Hmm.... I have to politely disagree here somewhat. The biggest problem with aspiring musicians is their lack of being able to hear changes, and play with a groove. A metronome certainly won't give you changes and I expect an inexperienced guitarist wouldn't be able to hear them without some sort of track. That is why the Aebersold books and tracks have been so popular since I started paying Jazz 25 years ago. Most of the genius players I know today make well use use of a sequencer or BITB. Before we had these things, we used to record our own backing tracks or use Jamie's. The more experience you can get with a real ensemble, the better, but if you can't good quality tracks are a great tool. I metronome is handy to help you lock in time but I'm not sure it will make you a great soloist. Imagine trying to learn how to play a Blues to a metronome?
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Jens



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PostPosted: Sat Aug 07, 2010 10:21 pm    Post subject: Reply with quote

Maybe I was a bit unclear. My suggestion is to play the songs you already know only with a metronome, not random chord changes or something you have no clue what sounds like, at least not to begin with.
Probably a lot of "hearing chords" is maybe adressed better in solfege and ear training than by removing the challenge with a backing track that plays everything. I think backing tracks a beginning points to move away from as you know the song. And probably it is better to make them yourself, at least you know what the chord extensions are if you cannot hear them.

I think that if you are moving around Parker licks and practicing cycle of fifths chord sequences, cont. scale exercise etc. then this should a big part of your practice. This is anyway not material for beginners.

In my experience students who learn the songs so that they can solo on them in time without leaning on anything but a tempo are standing much stronger and have a lot more attention to spare to play music. And when they start to work more like this they strengthen their sense of form and 4,8,16 periods of bars. Skills that are essentiel in jazz, even if there are not written too many books on the subject.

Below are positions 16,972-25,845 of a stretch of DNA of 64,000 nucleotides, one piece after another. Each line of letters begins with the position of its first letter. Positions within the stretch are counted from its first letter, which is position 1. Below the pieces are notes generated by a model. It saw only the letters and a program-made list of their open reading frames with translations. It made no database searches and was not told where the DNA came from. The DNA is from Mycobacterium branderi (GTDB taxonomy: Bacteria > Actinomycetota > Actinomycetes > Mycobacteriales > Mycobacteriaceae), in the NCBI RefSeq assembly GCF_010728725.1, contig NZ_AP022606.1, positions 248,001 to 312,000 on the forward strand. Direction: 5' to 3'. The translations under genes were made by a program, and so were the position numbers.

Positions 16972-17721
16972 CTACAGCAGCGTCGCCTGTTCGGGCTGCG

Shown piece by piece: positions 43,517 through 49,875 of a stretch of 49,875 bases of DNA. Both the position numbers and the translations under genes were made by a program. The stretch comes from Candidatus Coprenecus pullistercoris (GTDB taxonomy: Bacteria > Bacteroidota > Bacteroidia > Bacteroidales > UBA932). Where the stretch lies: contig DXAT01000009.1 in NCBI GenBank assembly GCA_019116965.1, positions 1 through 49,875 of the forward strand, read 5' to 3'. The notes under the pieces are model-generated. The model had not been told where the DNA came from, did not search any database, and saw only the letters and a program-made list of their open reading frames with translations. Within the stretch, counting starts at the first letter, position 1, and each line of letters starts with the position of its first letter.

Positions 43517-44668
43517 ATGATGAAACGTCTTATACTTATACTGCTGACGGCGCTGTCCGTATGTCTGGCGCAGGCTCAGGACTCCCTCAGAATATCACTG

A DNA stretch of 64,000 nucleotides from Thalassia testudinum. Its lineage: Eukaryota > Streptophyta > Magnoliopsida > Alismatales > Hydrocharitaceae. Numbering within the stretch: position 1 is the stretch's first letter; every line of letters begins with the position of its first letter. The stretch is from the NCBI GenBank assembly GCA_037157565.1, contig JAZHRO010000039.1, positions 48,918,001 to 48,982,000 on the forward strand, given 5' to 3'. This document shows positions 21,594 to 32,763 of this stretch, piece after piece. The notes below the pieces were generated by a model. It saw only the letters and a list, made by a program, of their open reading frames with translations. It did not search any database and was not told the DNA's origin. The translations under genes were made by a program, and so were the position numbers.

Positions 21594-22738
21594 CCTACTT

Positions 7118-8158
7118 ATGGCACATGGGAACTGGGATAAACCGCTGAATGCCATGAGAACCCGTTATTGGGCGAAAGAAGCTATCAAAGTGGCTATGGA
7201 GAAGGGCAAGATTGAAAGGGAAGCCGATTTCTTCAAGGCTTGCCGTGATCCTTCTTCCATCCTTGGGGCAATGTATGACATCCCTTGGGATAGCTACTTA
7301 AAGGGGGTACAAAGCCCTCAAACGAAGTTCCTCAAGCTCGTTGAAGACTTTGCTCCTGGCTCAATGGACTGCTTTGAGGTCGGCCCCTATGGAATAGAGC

This is also for a big part based on personal experience when studying. Can you solo on a 7/4 groove with a bass line? Can you do the same kind of solo with no backing? If not, can you then actually feel the groove or are you just noodling on top of it?

I believe I have posted this Metheny video before: http://www.youtube.com/watch?v=hTrxDxX18lE But for this whole masterclass He almost does not say anything just improvises with a metronome. I think he is trying to make a point with that.

As for playing blues with a metronome, why shouldn't you be able to do that when you know how to play blues? Practicing slow blues with a metronome is a great way to develop more stretching in your phrasing because it is a big part of the language, pulling and pushing around but still feeling the beat.

Sorry for the long post. I am just very interested in the subject Laughing

Jens
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chrisj



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PostPosted: Sun Aug 08, 2010 10:23 am    Post subject: Reply with quote

I certainly would agree that a metronome is an important tool. I suppose an intermediate student or practicing professional would get a better feel for time, simply because, as you said, you would have to make a conscience effort to be aware of bar lengths and form.

On the other hand, teaching at music colleges as I do, by far the biggest problem I find with aspiring musicians is really the lack of playing experience with an ensemble. This leads to a complete lack of musicality, groove, decent ears and dynamics (much less communication skills). I think too many younger musicians make too much of keeping track of bpm's and endless scale patterns and sequences. I usually suggest that if they are going to practice scales and arpeggios (which of course they should), why not do it to tracks? This way they get the benefit of different grooves and changes, and get to wake up their ears.

Of course I understand what you are talking about as well.

I'm not sure Albert King or Muddy Waters practiced to a metronome though (lol). I'm sure it is more of an experience thing...
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Jens



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PostPosted: Sun Aug 08, 2010 9:03 pm    Post subject: Reply with quote

The importance of form and periods of bars is usually something you rely on for cross and poly rhythm stuff, not so much for time keeping I'd say.